In her latest searing essay in the Connecticut Post, retired Superior Court Judge Carmen Lopez barbecues the city’s “political machine” Democratic Town Chair Mario Testa claims was responsible for her appointment to the state bench. In July of 2009 Lopez in fact sought the Democratic Town Committee endorsement for a Board of Education seat. Carmen, who lives in Black Rock, was rejected in favor of pols with strong relationships with Mayor Bill Finch. Lopez did not run a primary. Why won’t Lopez place her name on the ballot for a high profile city office? Her detractors say she lacks the right temperament for a political campaign and would implode on the stump. They also claim she has baggage from her years on the bench. Carmen is smart, makes strong arguments and has served as a relentless watchdog of administration decisions including her intense criticism of state control of city schools. She apparently is content to be critic rather than contestant. Do you think she should be a candidate? See her commentary:
The Connecticut Post editorial board called it right in its July 29, 2012, editorial “Former members of school board should not return.”
Leticia Colon and Thomas Mulligan should not return to the school board.
If the political machine possessed any shame at all, they would not return; but that is a lot to ask from the Democratic machine. It may have a lot of things, but shame is not one of them.
I guess the editorial board has heard that Tom Mulligan has been spotted at Board of Education meetings, sitting in the last row, feverishly taking notes. Or perhaps he was spotted at the Education Task Force meeting on July 12, rubbing elbows with the city’s celebrity interim superintendent, Paul Vallas. Or maybe it heard Vallas’ recent announcement that returning members of the board have been meeting with him.
Not only will these two return to the board, but a reading of the tea leaves tells me that Tom Mulligan will be elected the new chair of the board, and the deal has already been cut.
Let us take a close look at the evidence.
In July 2009, the Democratic Town Committee endorsed both Leticia Colon and Patrick Crossin for the Board of Education. Crossin was nominated by Danny Roach, the political boss of the Black Rock Democratic Town Committee, and served until January 2011, when he resigned for health reasons.
Tom Mulligan was never elected to the Board of Education. He was appointed in February 2011 to fill Crossin’s unexpired term.
Danny Roach is capable, well-connected and a powerful Democratic Party boss. The city website lists him as a member of the Police Commission and states that his term on the commission expired on Dec. 31, 2005, although he is still serving.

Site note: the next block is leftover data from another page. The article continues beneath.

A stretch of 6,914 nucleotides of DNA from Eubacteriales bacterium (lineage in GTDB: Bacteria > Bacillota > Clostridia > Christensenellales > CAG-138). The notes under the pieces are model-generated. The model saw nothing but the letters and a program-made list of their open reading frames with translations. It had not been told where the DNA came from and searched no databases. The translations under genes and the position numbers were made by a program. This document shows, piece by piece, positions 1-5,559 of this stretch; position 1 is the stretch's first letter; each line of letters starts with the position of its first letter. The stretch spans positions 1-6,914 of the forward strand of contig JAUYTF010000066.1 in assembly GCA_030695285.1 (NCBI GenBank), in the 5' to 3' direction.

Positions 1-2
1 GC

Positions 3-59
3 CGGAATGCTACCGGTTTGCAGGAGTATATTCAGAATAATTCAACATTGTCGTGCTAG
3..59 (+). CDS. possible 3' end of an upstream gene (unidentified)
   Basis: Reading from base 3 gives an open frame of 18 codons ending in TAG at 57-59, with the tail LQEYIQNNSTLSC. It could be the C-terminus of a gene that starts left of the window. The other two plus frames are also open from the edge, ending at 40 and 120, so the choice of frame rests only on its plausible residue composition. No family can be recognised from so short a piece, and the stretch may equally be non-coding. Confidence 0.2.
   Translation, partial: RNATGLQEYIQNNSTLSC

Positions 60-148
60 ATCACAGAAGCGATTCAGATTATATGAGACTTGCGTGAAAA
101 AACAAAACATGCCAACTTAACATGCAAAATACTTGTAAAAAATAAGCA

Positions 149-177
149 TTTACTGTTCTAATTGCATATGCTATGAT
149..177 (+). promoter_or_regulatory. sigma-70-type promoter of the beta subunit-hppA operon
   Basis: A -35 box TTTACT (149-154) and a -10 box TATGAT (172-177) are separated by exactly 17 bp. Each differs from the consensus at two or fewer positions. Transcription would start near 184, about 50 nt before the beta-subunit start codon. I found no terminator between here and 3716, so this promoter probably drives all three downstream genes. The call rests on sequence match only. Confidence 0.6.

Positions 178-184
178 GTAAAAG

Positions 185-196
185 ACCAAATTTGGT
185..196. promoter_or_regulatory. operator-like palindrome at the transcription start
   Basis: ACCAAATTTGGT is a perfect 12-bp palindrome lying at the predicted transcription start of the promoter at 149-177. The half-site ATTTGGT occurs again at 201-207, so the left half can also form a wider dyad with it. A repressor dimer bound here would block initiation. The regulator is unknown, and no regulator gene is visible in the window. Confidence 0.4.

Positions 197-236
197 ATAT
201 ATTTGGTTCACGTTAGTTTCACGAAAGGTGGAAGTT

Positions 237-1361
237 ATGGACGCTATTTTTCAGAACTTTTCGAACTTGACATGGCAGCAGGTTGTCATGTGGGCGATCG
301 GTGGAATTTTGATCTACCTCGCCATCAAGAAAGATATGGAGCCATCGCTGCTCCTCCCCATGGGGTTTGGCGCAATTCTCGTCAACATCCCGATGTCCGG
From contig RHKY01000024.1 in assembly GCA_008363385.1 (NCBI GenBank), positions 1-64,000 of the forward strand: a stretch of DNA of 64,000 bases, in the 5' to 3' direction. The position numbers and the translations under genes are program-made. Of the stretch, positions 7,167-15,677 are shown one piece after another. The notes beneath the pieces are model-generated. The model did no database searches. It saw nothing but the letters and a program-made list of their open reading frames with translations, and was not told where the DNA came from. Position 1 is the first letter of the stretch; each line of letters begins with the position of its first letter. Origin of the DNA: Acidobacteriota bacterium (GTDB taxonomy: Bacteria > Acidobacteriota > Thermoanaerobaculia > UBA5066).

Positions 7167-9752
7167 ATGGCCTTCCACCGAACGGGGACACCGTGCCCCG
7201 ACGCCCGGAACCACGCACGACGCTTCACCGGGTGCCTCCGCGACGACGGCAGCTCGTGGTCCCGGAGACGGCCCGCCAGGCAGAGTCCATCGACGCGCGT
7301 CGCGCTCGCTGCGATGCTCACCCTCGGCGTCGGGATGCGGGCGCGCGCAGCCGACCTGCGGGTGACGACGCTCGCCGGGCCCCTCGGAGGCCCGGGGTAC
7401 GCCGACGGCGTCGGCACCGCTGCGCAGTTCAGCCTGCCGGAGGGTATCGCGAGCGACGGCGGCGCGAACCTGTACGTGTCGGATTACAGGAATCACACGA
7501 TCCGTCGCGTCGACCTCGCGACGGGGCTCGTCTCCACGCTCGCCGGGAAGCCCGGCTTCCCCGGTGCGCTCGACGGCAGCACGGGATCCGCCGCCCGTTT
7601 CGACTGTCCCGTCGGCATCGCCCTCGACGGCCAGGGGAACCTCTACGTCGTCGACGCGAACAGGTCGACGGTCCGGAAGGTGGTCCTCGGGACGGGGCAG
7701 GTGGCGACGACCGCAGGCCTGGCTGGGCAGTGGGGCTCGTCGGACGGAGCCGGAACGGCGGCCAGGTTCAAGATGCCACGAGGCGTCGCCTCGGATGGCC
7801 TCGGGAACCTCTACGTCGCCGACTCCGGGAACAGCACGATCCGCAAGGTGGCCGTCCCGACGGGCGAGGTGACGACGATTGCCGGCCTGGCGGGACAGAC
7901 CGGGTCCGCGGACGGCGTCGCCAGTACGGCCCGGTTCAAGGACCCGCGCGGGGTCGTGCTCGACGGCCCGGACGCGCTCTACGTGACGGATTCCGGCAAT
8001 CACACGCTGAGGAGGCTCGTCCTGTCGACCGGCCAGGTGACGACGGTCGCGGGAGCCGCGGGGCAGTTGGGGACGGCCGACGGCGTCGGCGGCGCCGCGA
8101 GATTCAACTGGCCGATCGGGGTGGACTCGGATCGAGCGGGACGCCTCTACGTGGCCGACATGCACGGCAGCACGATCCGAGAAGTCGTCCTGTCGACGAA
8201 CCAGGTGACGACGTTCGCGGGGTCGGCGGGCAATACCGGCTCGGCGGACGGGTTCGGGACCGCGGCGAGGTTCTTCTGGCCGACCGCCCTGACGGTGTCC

Tom Mulligan, a faithful party loyalist, was handpicked by Roach. In the shadowy world of the Democratic machine, that seat belongs to Danny Roach.
On the night that Mulligan’s appointment was announced by the Board of Education, he was absent. After serving for a few short months as an appointed member of the board, he was quick to join in the conspiracy to surrender the Board of Education to the state. On July 5, 2011, he voted in favor of stripping Bridgeport of its democratically elected board.
Although on the night of his appointment he stayed home, on July 6, 2011, he got up early to be at the state Board of Education meeting at 9 a.m. in Hartford. He was at Mayor Finch’s side pleading with the state Board of Education to “reconstitute” the elected board, and replace it with unelected members. He listened in agreement as Mayor Finch said that democracy doesn’t work in Bridgeport, because many of us don’t vote, some are not citizens and some have criminal records.
The state board was convinced, 5-4, to eliminate an elected board, contrary to law.
The irony was stunning. The only appointed member of the board, Tom Mulligan, was the mouthpiece for reconstitution.
Why will he be the next chair of the Board of Education? Two reasons–his impeccable machine credentials, and the process of elimination.
The three members of the appointed board who have been nominated by the Democratic Party to run in the Sept. 4 election will not be picked. I imagine that they have already agreed to vote for Mulligan, as the price of a machine nomination.
One is a walking, breathing conflict of interest, a second is an afterthought to calm the Latino community’s lament at being left out of the appointed board and the third has lived here for only a short time.
Maria Pereira and Sauda Baraka, two elected board members who, along with Bobby Simmons, used their own resources to fight the illegal takeover, would never be considered. As Shakespeare said, they “think too much” and “are dangerous.”
Simmons is the logical choice. He is the board’s most senior member, a certified public accountant and a Democrat. But anyone who has professional credentials, and thinks for himself, must be disqualified.
That leaves Tom Mulligan as the only machine politician left standing.
The chairman’s job on the new board will be important. Consistent with Vallas’ contract of employment, the board chair can give him great latitude to perform his globetrotting activities–or can rein him in.
The editorial board’s statement was reasonable and well thought-out; it should be heeded by all. But this is Bridgeport.
Therefore, I predict that the election on Sept. 4 will produce a final irony. The new chair of the elected board, Tom Mulligan, will be the only board member not elected by the voters.